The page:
Injuries have wreaked havoc on the NHL’s status quo in net this season, though the teams affected haven’t necessarily been killed because of it. No Jonathan Quick in Los Angeles? No problem. Viktor Fasth on the shelf in Anaheim? Enter Frederik Andersen to platoon with Jonas Hiller. What it has done is make the Vezina Trophy race very tough to peg right now. But here’s our first installment nonetheless, ranking the NHL’s top goaltenders.
1. Josh Harding, Minnesota
Niklas Backstrom was the nominal starter coming in, but Harding has been the breadwinner, dominating the NHL with a .939 save percentage and 1.48 goals-against average. And he’s doing it while afflicted by multiple sclerosis, making his consistency all the more incredible. He recently missed a start after slipping on a puck during warmups, but is expected back very soon.
2. Ben Scrivens, Los Angeles
Here’s the trickiest one. Scrivens is technically a backup, but with Quick gone long-term, he’s going to be carrying the water for the Kings for the next little while. In 13 appearances, he’s got the same 1.48 GAA as Harding, but a superior .947 save percentage. Not to mention three shutouts to Harding’s two. Tough to say if he’ll have enough starts by the end of the year to warrant a vote, but for now he’s up there.
3. Ben Bishop, Tampa Bay
Last year Tampa needed goaltending and didn’t get it, missing the playoffs as a result. This season, the towering 6-foot-7 Bishop has been outstanding and the Bolts are humming along, despite the loss of Steven Stamkos up front. Bishop’s 14-3-1 record is one of the best marks in the league and his save percentage is a burly .931.
4. Carey Price, Montreal
Not only could this be a great year for Price on the Habs, but he’s also putting himself in position to nab a spot on Canada’s Olympic team, potentially as starter. Montreal is beginning to warm up and Price has done his part, limiting opponents to two goals or less in his past six appearances.
5. Tuukka Rask, Boston
It helps to have a great team in front of you, but Rask pulls his weight on the Bruins, killin’ it with a .936 save percentage, 1.89 GAA and solid 13-6-1 record. Plus, his competitive spirit fits right in on the Boston roster – just watch the tape when he loses a shootout.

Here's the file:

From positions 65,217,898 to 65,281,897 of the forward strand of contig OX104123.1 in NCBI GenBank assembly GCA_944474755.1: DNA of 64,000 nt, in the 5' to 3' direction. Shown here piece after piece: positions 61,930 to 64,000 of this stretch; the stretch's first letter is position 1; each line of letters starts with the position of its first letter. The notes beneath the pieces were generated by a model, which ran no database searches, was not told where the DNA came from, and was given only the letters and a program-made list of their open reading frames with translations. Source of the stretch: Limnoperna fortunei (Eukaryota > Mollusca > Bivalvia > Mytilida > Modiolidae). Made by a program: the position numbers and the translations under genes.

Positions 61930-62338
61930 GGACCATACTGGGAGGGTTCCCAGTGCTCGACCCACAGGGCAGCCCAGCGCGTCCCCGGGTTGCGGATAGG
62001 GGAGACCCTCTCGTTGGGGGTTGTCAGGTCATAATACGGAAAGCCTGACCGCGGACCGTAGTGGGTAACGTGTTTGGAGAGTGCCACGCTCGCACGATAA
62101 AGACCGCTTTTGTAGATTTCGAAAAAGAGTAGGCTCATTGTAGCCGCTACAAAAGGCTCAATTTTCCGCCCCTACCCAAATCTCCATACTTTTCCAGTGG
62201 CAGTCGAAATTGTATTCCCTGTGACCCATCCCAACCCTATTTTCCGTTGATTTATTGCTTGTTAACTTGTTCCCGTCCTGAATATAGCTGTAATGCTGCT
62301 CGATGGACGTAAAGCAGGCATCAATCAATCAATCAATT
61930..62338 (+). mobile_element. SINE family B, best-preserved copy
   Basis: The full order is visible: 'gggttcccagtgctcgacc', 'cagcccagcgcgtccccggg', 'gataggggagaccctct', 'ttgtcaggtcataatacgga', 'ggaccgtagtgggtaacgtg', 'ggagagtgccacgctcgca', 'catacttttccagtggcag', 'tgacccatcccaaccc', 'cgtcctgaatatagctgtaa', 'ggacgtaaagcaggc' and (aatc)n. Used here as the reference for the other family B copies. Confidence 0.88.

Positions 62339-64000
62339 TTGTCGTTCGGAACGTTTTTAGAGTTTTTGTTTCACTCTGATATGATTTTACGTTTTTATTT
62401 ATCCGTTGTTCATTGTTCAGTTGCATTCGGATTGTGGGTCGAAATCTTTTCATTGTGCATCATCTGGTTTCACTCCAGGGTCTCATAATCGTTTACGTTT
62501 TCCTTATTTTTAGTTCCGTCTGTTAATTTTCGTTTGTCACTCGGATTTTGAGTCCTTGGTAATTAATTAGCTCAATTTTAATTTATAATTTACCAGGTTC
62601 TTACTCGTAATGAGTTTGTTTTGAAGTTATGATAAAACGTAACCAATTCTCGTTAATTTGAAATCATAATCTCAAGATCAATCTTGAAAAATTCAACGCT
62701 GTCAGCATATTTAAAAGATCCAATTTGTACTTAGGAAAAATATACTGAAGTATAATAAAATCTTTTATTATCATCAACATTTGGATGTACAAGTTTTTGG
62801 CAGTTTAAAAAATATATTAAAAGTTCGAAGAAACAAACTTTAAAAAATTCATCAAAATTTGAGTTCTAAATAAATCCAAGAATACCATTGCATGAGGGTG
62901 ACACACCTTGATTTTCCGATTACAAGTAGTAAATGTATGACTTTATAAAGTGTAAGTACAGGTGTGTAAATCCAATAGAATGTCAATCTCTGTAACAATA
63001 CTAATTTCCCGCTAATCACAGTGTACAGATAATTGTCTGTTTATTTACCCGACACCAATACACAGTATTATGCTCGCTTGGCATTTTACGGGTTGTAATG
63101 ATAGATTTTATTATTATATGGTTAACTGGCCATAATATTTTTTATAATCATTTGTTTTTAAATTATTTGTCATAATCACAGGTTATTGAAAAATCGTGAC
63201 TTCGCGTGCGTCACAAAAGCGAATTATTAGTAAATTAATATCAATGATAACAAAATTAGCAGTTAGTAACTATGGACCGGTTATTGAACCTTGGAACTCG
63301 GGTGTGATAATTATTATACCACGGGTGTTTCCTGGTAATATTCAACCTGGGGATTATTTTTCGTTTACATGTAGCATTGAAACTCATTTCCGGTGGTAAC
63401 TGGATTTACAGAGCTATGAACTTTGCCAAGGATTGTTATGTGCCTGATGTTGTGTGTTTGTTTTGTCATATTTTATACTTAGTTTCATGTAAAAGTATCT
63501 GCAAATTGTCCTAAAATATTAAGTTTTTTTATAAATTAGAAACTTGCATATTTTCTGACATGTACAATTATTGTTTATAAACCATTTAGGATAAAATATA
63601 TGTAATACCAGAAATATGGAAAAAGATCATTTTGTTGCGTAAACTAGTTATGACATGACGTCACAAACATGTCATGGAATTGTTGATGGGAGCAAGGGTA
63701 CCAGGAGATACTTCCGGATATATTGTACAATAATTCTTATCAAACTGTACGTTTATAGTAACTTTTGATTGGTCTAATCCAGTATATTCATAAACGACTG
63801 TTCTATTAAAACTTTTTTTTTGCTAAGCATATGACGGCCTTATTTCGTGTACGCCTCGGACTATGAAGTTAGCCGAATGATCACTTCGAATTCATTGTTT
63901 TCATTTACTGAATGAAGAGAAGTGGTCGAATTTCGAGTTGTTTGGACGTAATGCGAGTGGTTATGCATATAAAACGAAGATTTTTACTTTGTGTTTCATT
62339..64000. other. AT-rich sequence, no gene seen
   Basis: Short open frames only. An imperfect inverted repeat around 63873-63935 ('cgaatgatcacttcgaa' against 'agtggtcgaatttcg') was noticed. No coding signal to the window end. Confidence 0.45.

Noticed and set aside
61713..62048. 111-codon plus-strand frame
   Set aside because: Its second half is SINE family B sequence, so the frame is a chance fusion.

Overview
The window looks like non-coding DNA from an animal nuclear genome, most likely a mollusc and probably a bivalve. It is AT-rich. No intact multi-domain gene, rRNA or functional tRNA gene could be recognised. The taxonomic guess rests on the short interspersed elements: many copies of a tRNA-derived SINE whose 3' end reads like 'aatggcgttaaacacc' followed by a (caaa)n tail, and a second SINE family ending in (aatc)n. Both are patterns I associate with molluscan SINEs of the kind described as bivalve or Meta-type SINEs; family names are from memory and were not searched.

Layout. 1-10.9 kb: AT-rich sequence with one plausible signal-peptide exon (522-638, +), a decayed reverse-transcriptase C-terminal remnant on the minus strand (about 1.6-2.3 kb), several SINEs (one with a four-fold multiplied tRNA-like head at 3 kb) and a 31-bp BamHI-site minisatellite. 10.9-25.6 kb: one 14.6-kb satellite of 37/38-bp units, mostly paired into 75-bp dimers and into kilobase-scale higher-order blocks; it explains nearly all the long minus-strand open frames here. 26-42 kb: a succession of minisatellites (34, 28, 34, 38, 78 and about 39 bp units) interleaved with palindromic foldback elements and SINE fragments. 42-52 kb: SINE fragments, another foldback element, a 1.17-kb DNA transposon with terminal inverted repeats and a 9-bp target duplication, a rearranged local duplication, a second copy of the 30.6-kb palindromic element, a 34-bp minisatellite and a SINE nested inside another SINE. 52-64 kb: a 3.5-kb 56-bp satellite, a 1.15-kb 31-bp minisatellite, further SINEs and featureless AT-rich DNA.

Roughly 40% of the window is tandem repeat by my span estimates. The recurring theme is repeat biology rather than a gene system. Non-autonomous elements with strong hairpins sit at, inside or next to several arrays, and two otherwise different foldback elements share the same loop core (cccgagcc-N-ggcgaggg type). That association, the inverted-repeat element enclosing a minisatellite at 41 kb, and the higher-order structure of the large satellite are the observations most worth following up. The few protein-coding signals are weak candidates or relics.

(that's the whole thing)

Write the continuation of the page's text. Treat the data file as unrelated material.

6. Antti Niemi, San Jose
He was their MVP last season and this year Niemi has been just as crucial for the Sharks, ringing up an impressive 13-3-5 record to go with a 2.15 GAA and two shutouts. The acid test will come in the post-season, however; Niemi already has a Stanley Cup, but can he help bring one to San Jose?
7. Robin Lehner, Ottawa
Like Scrivens, Lehner is technically a backup playing like a starter. The difference is Lehner’s partner isn’t hurt; Craig Anderson is just in a ditch. So the young Swede has a chance to seize the reins in Ottawa for a longer term if he can maintain his numbers, which currently include an exciting .937 save percentage.
8. Semyon Varlamov, Colorado
While the Avs’ scorching start has cooled off considerably, Varlamov still has some solid numbers. A line of 12-6-0 with a .932 save percentage and 2.14 GAA is pretty hot, though the Russian has slowed down of late and does have that nasty legal problem hanging over his head.
9. Corey Crawford, Chicago
Yes, he plays on one of the best, most responsible teams in the NHL, but Crawford still has to stop the pucks directed at him and he’s done that so far. His gaudy 16-4-3 record sticks out the most, but he has also been one of the busiest netminders on the circuit, appearing in 23 games already.
10. Jaroslav Halak, St. Louis
Like Crawford, Halak plays on an incredible team with great defense, but he has wrested the platoon away from Brian Elliott this season, earning the crease with a stingy 2.14 GAA and impressive 14-3-2 record. Halak has made playoff magic in the past and Blues fans are hoping he can do it again.